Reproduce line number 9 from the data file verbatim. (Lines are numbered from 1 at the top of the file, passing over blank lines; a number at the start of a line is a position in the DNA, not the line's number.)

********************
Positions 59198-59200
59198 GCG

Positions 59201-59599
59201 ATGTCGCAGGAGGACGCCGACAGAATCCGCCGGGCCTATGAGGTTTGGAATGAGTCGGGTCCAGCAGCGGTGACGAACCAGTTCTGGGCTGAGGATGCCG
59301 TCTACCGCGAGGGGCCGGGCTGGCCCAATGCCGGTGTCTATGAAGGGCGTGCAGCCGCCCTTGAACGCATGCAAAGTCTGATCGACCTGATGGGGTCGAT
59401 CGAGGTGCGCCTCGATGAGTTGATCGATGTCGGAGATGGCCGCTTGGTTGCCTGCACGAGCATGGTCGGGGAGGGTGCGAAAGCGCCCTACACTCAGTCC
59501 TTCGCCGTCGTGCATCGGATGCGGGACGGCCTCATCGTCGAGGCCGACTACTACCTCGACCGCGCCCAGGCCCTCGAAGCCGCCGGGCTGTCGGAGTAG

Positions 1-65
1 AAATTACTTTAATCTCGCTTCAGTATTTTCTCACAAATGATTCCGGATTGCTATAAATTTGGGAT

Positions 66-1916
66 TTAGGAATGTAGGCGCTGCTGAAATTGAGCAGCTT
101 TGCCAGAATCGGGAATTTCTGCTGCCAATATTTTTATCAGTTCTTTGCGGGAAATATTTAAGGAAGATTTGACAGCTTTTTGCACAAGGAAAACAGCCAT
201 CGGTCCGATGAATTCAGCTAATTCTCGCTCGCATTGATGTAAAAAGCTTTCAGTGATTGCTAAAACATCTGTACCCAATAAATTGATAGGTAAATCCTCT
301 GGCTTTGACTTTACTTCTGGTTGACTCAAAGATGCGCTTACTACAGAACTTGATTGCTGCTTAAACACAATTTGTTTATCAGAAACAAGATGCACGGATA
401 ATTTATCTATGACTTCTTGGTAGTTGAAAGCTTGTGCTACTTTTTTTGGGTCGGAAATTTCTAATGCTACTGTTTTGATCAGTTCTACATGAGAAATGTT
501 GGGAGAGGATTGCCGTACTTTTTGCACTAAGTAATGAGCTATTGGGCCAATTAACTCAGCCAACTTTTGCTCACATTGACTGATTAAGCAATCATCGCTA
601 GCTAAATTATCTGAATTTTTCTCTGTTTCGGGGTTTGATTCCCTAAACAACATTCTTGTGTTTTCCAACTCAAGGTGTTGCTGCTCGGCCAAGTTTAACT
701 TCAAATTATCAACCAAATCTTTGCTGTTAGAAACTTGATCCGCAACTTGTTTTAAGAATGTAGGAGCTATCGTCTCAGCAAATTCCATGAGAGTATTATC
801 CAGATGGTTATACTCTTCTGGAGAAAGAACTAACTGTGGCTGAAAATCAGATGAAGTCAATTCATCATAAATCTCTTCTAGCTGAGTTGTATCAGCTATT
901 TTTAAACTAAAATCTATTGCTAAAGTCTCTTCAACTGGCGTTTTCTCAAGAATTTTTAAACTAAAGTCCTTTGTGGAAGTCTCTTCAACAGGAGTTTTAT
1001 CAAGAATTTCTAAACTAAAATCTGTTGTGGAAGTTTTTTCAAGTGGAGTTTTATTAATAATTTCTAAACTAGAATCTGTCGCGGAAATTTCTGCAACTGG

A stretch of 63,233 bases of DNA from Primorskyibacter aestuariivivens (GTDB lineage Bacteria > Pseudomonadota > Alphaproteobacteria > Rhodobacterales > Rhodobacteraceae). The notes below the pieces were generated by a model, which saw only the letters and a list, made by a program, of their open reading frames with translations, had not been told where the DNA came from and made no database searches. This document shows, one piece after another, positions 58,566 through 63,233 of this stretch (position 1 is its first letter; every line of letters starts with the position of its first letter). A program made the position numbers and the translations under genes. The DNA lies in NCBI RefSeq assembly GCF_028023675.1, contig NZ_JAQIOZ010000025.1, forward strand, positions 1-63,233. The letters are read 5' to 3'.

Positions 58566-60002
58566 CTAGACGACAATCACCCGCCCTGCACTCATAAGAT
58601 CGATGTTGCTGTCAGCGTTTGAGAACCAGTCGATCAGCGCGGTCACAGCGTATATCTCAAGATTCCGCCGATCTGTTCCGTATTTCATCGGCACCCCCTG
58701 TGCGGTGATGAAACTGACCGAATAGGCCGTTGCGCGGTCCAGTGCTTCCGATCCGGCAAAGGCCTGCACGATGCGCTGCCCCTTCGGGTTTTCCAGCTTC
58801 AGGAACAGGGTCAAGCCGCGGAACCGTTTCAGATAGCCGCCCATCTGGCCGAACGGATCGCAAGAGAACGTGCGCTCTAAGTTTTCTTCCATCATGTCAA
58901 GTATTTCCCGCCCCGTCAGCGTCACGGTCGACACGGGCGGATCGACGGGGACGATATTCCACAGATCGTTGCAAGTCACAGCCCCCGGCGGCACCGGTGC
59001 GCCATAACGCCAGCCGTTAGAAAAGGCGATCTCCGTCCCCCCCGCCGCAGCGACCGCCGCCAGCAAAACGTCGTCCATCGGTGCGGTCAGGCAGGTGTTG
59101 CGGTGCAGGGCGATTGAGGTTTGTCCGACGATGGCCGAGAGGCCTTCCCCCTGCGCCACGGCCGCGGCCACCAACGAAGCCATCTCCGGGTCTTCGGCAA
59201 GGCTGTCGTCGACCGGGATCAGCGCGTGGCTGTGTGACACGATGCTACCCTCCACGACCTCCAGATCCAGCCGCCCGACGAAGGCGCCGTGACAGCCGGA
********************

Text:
1 AAATTACTTTAATCTCGCTTCAGTATTTTCTCACAAATGATTCCGGATTGCTATAAATTTGGGAT